New York Invests $3.5M in Effort to quicken Electric-Car Use
With its eye on cutting greenhouse gas emissions 40 percent by 2030, state offers research and development funding to help fight climate change.
Looking to reduce the state's greenhouse gas emissions 40 percent by 2030, New York Governor Andrew Cuomo this week unveiled a $3.5 million investment in technology to speed up electric-car use in the state.
"Clean cars are the way of the future, and with a tremendous increase in the number of electric vehicles sold this year, it is clear New Yorkers support efforts to combat climate change," the governor, a Democrat, said in a statement released Thursday.
The funds are being made available to incentivize research and development to accelerate the use of electric vehicles, cut the cost of installing and operating charging stations, and offer recommendations on how they can be used for grid resiliency, Cuomo's office said.
The New York State Energy Research and Development Authority will oversee the effort, intended to explore ways of reducing the impact of charging vehicles on the grid, looking at how vehicles can be integrated into buildings to provide backup power, or how to manage electric-vehicle charging at peak times.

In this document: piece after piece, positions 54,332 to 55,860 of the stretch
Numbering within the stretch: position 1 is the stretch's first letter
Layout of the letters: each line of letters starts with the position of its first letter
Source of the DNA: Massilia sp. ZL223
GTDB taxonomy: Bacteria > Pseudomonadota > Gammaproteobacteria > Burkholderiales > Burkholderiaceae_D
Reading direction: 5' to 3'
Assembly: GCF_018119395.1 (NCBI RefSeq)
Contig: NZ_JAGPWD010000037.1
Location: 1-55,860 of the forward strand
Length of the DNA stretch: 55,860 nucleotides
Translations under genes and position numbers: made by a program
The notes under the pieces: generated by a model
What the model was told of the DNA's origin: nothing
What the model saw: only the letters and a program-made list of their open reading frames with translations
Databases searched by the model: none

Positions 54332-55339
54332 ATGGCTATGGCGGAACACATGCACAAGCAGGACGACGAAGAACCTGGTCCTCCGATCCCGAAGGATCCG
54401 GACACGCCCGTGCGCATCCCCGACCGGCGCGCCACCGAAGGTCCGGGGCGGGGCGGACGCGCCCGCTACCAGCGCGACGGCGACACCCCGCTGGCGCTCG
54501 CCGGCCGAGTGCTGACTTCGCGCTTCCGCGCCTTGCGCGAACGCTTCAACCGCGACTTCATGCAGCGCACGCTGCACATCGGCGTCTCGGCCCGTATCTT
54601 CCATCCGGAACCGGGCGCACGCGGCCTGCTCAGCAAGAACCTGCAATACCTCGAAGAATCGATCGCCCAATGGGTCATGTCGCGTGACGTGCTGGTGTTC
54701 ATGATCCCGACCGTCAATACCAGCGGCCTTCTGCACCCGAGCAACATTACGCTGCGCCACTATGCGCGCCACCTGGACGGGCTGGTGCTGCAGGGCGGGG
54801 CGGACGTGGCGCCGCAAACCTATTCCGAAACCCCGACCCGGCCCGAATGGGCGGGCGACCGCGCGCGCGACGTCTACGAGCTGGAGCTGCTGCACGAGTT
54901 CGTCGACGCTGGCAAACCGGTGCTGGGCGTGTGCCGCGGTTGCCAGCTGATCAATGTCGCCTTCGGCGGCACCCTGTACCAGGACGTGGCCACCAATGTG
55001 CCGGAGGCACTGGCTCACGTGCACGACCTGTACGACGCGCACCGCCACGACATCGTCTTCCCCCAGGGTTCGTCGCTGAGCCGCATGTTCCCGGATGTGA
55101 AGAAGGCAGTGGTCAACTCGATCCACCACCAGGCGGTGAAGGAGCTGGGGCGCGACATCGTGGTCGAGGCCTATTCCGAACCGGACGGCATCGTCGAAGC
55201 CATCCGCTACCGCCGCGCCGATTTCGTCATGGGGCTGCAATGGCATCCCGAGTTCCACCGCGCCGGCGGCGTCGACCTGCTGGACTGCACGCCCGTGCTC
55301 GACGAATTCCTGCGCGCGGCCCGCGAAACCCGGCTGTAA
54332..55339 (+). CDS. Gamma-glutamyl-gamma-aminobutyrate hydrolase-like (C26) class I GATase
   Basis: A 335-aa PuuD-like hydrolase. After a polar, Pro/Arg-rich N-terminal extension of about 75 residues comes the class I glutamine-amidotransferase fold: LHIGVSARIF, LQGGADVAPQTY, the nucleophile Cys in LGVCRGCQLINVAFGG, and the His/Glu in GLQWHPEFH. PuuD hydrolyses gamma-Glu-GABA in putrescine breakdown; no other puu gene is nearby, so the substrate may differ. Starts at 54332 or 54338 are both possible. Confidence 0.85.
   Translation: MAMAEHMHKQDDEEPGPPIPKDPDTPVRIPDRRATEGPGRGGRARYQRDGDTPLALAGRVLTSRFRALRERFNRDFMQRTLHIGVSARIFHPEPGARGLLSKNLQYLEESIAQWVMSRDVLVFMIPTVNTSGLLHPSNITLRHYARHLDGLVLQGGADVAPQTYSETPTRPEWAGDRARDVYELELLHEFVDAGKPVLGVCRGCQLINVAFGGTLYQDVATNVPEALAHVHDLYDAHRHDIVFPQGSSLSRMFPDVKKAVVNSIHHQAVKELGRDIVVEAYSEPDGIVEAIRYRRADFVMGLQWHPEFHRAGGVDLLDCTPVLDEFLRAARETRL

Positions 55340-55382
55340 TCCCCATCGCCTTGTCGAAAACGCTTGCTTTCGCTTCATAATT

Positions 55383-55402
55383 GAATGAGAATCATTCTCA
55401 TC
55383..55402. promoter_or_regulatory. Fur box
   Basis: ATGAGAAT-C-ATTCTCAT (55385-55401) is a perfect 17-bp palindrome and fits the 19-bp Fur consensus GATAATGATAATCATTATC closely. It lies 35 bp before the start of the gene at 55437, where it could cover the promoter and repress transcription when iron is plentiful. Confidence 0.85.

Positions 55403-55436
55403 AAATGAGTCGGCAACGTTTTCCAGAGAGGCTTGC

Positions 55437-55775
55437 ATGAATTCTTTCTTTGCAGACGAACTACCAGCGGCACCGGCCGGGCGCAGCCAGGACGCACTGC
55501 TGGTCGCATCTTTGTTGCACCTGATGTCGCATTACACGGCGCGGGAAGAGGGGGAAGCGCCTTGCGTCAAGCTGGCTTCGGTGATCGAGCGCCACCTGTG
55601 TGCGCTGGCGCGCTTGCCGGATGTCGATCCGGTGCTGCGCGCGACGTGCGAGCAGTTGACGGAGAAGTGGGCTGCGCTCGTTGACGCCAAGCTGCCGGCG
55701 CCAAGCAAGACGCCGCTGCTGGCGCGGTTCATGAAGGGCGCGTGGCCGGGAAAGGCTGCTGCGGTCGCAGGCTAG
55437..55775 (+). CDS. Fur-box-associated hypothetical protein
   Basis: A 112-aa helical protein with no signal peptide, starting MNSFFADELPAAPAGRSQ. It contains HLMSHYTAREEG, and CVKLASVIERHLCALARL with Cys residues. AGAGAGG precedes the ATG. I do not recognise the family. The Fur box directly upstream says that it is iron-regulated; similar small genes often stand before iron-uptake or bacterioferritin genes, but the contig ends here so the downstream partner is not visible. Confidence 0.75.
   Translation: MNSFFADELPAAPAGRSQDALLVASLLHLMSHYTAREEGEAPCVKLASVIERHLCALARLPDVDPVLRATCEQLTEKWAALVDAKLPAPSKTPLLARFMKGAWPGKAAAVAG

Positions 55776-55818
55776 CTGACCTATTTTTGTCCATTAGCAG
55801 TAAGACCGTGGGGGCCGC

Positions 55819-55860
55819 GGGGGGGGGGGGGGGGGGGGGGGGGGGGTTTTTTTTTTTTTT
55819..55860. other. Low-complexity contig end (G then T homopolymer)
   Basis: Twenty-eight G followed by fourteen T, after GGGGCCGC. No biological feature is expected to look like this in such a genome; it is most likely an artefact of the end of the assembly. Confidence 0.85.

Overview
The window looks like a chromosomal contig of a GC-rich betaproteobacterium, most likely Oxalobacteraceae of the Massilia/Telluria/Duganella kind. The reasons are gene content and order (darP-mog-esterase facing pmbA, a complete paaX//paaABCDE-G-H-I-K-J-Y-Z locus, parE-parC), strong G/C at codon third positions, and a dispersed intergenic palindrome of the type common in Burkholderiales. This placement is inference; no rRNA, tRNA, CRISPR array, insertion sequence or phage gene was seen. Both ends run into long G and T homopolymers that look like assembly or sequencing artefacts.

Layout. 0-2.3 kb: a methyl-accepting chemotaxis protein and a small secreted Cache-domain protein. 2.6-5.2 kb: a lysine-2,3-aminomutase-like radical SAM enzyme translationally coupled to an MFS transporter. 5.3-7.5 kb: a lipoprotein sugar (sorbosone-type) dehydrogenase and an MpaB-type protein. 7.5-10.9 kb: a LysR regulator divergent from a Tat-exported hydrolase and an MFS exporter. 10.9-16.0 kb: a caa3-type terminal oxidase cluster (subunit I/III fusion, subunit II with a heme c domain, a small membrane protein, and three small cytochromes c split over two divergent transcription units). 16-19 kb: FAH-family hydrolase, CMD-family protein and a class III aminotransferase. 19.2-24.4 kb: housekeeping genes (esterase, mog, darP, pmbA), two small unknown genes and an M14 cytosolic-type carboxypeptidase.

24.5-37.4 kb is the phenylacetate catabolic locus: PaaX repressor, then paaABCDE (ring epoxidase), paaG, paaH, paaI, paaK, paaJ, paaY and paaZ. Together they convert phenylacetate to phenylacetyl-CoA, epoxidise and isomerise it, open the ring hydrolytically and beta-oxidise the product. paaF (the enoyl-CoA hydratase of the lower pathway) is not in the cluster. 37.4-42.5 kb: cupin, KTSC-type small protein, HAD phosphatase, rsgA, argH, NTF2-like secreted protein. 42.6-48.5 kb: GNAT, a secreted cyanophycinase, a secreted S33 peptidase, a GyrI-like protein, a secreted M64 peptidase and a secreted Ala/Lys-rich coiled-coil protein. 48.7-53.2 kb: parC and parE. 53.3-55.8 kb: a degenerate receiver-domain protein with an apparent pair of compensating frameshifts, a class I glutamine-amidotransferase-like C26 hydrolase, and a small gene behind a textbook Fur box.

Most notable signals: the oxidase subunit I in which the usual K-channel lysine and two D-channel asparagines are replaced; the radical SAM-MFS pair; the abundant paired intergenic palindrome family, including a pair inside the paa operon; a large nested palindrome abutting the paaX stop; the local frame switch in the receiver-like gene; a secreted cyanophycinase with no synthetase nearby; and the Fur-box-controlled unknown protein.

Currently, electric vehicles use power from the grid to charge. However, fully charged vehicles can also return power to the grid, which can help provide resiliency during power outages or during peak times, such as hot summer days, the news release said.
The transportation sector is responsible for 40 percent of energy-related greenhouse gas emissions in the state, and compared to gas-powered cars, electric cars are more energy efficient and cost about 50 to 70 percent less to operate per mile, according to the governor's office.
The move follows up on a $70 million rebate program that has already provided more than $3 million in rebates to New Yorkers for buying or leasing electric vehicles, Cuomo's office said.
As of Nov. 1, there were about 23,000 electric vehicles registered in New York.
MORE TO READ
Mini Could Become an All-Electric Brand in the United States
BMW considers solving Mini’s sales woes by converting it into an ‘electric urban mobility company.’
Manufacturers Vow to Ethically Source Materials for Electric Cars
Child labor in cobalt mines in the Democratic Republic of Congo among the concerns driving partnership.